The Benefits are Clear

It is far easier to describe the steps above than it is to enact them. The road to improved visibility isn’t short, and requires more than just process change – better visibility requires an organizational mindset change from everyone involved in the Procurement process as well as those that support it or depend on it.

Yet the benefits are clear. Better visibility is critical to strategic sourcing and shines a light on all of the dark spend that our teams would jump to address… if only we knew about it. It also helps to reduce soft costs by streamlining our process, cutting out wasted time and energy to maintain manual, opaque practices.

Laying the groundwork today will ensure that our teams move into 2020 in the best position possible to impact our organizations.

Thanks, Brian!

Dear Procurement: You Aren’t Nearly As Advanced As You Think You Are

One of the best presentations at Ivalua Now Paris last week (which the doctor summarized in a post over on Spend Matters UK on how the conference was A Huge Success and a Testament to their growth) was Duncan Jones’ presentation on Successful Procurement Transformation that summarized a recent survey on enabling smarter procurement that clearly proved what the doctor and other leading analysts already know: most Procurement organizations believe they are considerably more advanced than they are.

The survey asked Procurement departments to rate themselves as beginner, intermediate, or advanced. The results, which, unfortunately were not unexpected, indicated that:

  • 65% of respondents said they were advanced,
  • 31% said they were intermediate, and
  • 4% said they were beginner

When the reality is that, according to Forrester

  • 16% of respondents are advanced
  • 24% of respondents are intermediate
  • 60% of respondents are beginne

On the Forrester scale which, by the way, is not as arduous as the scale used by the doctor (but we’ll get to that in another post). In other words, four times as many organizations said they were advanced as were actually at that level. So if you think you are advanced, there is at most a 1/4 chance you are advanced and at most a 2/3 chance you are intermediate or better.

This means that you as a Procurement organization need to take a step back, get a third party evaluation, and understand the reality of where you are. It’s totally okay if you’re not as advanced as you think you are because neither are your competitors. And, in fact, if you are willing to get an honest third party assessment and use it as the foundation for improvement, you are way ahead of your competition which still has their heads in the sand like an ostrich. Because, thanks to modern platforms and well understood best practices that can be efficiently experienced by efficient consultants who have been doing it for a decade, you can master intermediate levels of performance quite quickly, and that puts you in the top 40% in a very short time-frame. And it often doesn’t take a lot of improvement to see significant savings, process improvements, or value generation. (With many more tangible improvements to come as you embark on that first 3 to 5 year transformation journey.)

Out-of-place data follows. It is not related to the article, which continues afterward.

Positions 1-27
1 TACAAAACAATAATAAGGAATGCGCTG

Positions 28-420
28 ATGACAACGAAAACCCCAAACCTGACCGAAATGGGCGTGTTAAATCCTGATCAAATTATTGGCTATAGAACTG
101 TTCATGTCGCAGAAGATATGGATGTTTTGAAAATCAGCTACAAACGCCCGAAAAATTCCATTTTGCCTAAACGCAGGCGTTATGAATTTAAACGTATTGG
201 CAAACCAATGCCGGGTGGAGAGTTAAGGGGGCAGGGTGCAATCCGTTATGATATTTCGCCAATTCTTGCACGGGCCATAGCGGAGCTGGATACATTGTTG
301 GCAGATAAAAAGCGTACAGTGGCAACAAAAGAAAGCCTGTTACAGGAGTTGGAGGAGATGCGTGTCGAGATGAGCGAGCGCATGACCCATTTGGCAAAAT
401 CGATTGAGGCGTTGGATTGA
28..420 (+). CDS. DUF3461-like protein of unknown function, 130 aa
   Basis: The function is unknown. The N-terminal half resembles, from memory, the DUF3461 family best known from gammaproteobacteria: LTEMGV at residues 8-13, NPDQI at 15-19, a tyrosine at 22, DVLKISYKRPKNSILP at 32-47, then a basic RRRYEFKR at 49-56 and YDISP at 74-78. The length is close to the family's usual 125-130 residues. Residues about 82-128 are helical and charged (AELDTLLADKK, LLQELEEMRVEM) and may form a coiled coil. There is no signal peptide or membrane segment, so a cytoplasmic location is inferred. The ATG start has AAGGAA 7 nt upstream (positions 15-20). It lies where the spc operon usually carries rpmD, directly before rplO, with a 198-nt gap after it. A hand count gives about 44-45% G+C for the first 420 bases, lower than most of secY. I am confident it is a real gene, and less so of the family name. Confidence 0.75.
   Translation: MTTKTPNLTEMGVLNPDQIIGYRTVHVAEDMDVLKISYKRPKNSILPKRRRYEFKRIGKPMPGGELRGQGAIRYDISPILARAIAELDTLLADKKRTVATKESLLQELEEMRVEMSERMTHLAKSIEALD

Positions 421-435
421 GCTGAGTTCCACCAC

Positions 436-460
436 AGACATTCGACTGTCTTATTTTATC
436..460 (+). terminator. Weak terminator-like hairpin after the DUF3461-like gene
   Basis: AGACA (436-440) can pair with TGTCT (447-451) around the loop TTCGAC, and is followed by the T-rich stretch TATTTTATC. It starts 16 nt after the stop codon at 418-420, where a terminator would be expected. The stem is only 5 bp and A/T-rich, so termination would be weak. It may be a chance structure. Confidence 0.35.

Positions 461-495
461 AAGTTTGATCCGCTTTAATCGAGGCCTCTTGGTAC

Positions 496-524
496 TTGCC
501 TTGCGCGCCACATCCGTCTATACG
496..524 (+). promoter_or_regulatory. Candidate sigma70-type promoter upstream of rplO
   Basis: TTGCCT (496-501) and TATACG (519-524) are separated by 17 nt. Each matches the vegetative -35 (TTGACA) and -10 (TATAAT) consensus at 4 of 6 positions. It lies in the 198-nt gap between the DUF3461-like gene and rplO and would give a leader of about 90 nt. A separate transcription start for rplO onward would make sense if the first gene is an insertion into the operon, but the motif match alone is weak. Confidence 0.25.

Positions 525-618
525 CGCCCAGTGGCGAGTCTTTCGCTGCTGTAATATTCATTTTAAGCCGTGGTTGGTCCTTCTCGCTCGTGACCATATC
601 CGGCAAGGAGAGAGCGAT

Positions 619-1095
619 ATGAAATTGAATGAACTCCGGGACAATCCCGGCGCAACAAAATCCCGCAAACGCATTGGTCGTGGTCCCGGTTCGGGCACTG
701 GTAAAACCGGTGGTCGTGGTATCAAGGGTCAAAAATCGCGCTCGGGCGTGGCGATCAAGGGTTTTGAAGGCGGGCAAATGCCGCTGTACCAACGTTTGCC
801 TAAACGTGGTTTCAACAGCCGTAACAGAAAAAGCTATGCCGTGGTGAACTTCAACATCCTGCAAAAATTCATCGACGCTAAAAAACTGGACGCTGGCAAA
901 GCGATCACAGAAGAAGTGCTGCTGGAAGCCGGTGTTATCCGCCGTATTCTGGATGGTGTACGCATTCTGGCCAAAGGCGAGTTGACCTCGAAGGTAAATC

The key to advancement and tremendous success in Procurement is simple:

  • understand where you are
  • accept where you are
  • put a realistic plan in place for mid-term transformation (3-5 years) with well defined milestones along the way
  • commit to change
  • monitor, measure, and stay on track

Now that the best S2P suite providers can roll out enterprise implementations in a quarter, you can enable processes that lead to significant ROI in 6 to 12 months, and take it step wise from there. But it all starts with accepting the reality and committing to change. The system, the process, and your hard work will take care of the rest.

And a big thank you to Duncan to proving the reality!

Get With the Program!


Sourcing only identifies value. But value is not realized until it is captured. Capturing value requires each purchase to go through the system and be realized as a perfect order — the right product at the right place at the right time for the right person at the right price using the right delivery method, and so on. In order to make this happen, an organization has to do more than source — it also has to execute, track, report, and correct. Otherwise, it will fail to realize 30% to 40% of negotiated value (which is a statistic that has been well known for almost a decade).

However, the only way an organization can properly source, execute, track, report, and correct procurement operations is through proper program management, which is much more than just executing an event, negotiating a contract, and filing it away in the contract management system. It’s taking that e-paper and making an e-process out of it, preferably in an integrated Source-to-Pay platform that can insure each step of the program is followed.